I fretted and stewed over what to write about first, as though the first move I make defines the entire project. I soon realized that writing for me is sort of like design, it will evolve and revolve, come around to full circle and then eventually pass it. So it doesn’t matter where I start, it will go where it goes. So I will write about what I’ve been discussing with my students in class.
I want to show you a series of chairs from the 1960s, 1970s and 1980s, by different designers. They may not seem to have much in common, but that is what will come to define the deeper question of this post.
Verner Panton, Living Environment, 1968
How does one sit on this thing? One of the points of this chair is to get the observer to question what furniture is. How does
one sit? Does it need to look like a chair to sit on it?
We consider how to use this piece of furniture. Panton is begging us to interact with it, to allow us to free our inner child and see what we
can do with this thing that confronts us. Imagine that this is what any old sofa looks like to a toddler.
Gaetano Pesce, Up 5 and Up 6, 1969
This chair is interesting to this discussion for two reasons. First, when shipped it is vacuum packed in a box to 10% of its final size. The chair doesn’t just arrive, it happens before your eyes.
Second, it is furniture as social commentary. Its form is obviously that of a woman. It is connected to the ottoman. We can read this in many different ways. Are we to curl up in her womb with our head between her breasts to receive comfort? Is she just a receptacle for us for a moment? Has she just given birth and created new life? Or is she shackled to her responsibilities? Pesce wants us to decide who this chair is.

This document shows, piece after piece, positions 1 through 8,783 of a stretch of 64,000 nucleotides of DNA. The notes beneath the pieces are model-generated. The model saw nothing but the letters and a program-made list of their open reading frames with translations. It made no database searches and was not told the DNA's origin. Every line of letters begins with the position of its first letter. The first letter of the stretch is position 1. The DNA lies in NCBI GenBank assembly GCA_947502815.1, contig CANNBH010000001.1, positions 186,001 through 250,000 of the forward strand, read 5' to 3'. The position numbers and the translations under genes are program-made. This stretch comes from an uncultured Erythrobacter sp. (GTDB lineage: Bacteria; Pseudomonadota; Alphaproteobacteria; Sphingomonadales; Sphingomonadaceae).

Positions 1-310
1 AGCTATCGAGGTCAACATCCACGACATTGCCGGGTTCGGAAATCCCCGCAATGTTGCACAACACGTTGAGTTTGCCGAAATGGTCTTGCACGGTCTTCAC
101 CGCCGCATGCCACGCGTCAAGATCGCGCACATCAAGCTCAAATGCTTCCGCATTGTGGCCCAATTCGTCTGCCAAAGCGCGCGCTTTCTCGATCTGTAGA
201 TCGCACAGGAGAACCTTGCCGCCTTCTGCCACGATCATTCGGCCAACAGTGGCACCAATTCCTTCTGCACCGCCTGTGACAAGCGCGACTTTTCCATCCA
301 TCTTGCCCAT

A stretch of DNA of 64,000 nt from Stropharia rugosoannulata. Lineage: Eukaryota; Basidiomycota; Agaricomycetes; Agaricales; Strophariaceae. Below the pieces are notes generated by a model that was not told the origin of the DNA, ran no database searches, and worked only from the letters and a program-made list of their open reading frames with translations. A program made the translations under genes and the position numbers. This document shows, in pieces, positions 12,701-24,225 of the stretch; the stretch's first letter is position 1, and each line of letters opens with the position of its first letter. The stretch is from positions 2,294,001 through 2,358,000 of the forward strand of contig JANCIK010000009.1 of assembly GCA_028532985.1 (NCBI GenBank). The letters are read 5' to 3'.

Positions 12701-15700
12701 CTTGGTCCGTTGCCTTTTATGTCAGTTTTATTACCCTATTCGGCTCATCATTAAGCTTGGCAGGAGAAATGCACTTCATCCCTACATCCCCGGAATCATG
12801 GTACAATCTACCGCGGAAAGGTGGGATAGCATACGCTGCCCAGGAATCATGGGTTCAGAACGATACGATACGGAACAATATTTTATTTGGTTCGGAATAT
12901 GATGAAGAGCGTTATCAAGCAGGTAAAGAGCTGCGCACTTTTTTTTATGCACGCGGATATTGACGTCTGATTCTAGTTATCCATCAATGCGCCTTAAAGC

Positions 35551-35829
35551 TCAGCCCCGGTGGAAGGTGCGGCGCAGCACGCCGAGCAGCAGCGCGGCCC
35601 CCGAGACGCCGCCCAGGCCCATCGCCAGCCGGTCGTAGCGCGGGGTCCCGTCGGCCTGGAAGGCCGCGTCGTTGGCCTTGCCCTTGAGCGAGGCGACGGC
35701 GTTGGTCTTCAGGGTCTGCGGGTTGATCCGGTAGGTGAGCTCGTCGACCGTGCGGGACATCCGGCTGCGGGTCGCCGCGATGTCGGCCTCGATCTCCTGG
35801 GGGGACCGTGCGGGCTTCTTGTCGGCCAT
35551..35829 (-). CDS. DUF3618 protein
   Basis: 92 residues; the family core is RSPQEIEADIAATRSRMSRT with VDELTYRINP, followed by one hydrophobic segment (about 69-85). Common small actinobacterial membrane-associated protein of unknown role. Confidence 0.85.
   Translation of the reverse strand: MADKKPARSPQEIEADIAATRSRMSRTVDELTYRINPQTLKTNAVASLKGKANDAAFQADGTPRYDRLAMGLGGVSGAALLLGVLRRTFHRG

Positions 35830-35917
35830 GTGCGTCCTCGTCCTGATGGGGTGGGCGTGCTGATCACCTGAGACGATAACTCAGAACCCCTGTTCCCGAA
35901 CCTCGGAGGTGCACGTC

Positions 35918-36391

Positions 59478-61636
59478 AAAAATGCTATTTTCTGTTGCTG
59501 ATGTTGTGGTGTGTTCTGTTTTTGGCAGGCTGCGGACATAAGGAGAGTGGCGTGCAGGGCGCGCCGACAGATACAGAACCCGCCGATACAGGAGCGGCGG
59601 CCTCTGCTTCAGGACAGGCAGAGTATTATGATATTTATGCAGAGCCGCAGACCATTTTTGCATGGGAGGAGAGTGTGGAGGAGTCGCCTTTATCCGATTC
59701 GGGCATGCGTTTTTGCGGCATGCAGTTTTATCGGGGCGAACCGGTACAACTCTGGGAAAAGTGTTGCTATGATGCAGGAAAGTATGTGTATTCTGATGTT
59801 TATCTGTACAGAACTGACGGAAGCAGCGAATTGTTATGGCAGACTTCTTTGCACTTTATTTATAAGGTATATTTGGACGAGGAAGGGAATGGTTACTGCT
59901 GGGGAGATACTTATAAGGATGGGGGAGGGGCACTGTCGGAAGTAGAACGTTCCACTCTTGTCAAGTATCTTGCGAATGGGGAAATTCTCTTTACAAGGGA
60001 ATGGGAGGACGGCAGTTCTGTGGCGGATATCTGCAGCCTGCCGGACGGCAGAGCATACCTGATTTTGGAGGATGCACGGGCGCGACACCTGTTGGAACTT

Shiro Kuramata, How High the Moon, 1986
Materiality and form are explored. It is a tremendous volume without any mass. Occupying space without blocking the view. Kuramata made this chair as much for contemplation as for use.
Wendell Castle, Chair with Sport Coat, 1978
The act of craft is thoroughly on display. It makes sense that this chair is carved as one piece, it design is impractical and impossible for mass production. Castle uses the chair as a medium.
This brings me back to my question, “What do these chairs have in common?” For me, it is one thing – is a chair art or is a chair furniture? We are invited to contemplate these pieces more than we are asked to sit in them. They were conceived and exist as more than just functional objects. Can all chairs be viewed in this way?
I look forward to your comments and continued discussion on the matter.